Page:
General specification

General specification
Primary topic
Related topics
Methods and techniques

General specification is detailed description of product, article, material, construction, machinery, system or service. It includes information about all types, variations, classes, grades, styles of the item or service, and moreover[1][2]:

  • all materials that are going to be used,
  • detailed specifications (such as size, weight, temperature etc.),
  • the purpose of the product or service (answering question what need does the product or service fulfil?),
  • how it should be used,
  • how it should be destroyed (for example batteries, medicines, chemical substations),
  • performance which is going be achieved with the developed item.

Initially, general specification is prepared by designer or member of design team. Then it is passed to an engineer or an expert who verifies the document and approve it or gives feedback about necessary remarks[3].

Recommendations for writing general specification[edit]

There is recommended that all documents, including amendments and additional specifications should be published if product is already existing on market. All documents should be numbered and dated. Many times, general specification of one product is used later on in development of another product [4][5].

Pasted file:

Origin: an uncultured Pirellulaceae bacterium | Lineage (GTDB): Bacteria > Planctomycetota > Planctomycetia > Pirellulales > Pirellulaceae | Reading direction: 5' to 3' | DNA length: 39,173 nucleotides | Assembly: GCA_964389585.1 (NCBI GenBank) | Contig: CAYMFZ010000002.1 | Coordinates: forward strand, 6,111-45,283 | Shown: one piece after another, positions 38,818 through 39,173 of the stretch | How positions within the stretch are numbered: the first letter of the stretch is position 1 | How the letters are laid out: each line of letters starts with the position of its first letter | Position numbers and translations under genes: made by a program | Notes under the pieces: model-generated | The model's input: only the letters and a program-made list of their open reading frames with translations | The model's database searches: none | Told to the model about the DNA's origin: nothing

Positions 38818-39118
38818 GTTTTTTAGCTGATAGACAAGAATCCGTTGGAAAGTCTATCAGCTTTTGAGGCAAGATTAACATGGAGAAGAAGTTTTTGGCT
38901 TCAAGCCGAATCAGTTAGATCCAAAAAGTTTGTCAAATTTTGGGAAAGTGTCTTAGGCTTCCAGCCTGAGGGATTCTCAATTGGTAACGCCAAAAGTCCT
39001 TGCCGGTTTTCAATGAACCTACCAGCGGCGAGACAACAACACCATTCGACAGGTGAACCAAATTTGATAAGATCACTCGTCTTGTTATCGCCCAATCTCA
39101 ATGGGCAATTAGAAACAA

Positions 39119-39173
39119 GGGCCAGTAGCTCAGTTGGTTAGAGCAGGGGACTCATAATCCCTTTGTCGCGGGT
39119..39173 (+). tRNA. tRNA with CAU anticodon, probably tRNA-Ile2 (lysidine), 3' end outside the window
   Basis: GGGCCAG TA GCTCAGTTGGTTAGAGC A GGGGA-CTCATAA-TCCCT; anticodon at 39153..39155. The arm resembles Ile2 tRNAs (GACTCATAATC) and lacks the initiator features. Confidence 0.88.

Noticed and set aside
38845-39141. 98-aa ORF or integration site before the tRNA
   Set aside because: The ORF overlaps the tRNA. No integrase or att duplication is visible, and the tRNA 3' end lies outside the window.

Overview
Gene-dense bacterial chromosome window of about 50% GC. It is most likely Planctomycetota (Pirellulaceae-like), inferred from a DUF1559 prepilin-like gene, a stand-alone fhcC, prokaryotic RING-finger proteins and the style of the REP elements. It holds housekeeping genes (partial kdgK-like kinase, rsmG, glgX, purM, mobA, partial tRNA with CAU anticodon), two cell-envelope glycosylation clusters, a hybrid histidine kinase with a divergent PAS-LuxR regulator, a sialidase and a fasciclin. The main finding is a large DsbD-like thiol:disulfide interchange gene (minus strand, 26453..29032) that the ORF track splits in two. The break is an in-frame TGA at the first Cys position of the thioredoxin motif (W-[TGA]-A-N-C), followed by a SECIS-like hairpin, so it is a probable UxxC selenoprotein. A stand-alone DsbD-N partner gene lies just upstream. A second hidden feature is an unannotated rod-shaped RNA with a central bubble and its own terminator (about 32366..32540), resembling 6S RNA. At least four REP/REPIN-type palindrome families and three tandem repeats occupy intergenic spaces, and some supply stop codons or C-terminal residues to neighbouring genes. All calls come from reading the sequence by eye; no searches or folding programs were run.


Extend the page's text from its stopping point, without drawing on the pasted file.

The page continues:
There is recommended to avoid misunderstandings and be as clear and technical as possible, therefore words such as suitable, appropriate, conventional, as agreed and theirs alternatives should be avoided in general specification description[6][7].

Example of chapters in general specification[edit]

At the beginning, each general specification may have very general information that would help to understand the context of new created design. Below are some chapters used in system specification[8]:

  1. Introduction - describe in general what the document is about,
  2. Who should read these specifications - refers to users and other interested parties,
  3. Foundational standard - describes formal standards that the document is following,
  4. Maintenance responsibility and management - gives information about where to find manual,
  5. Verbs used in normative statements - explains all normative language,

Later on the documents starts to be much more specific about system it describes.

Footnotes[edit]

  1. Tricker R., (2014), p. 11
  2. Grady J. O., (2010), p. 304
  3. Grady J. O., (2010), p. 304
  4. Tricker R., (2014), p. 11
  5. Grady J. O., (2010), p. 304
  6. Tricker R., (2014), p. 11
  7. Grady J. O., (2010), p. 304
  8. The Global Language of Business, (2019)

References[edit]

Author: Anna Bodura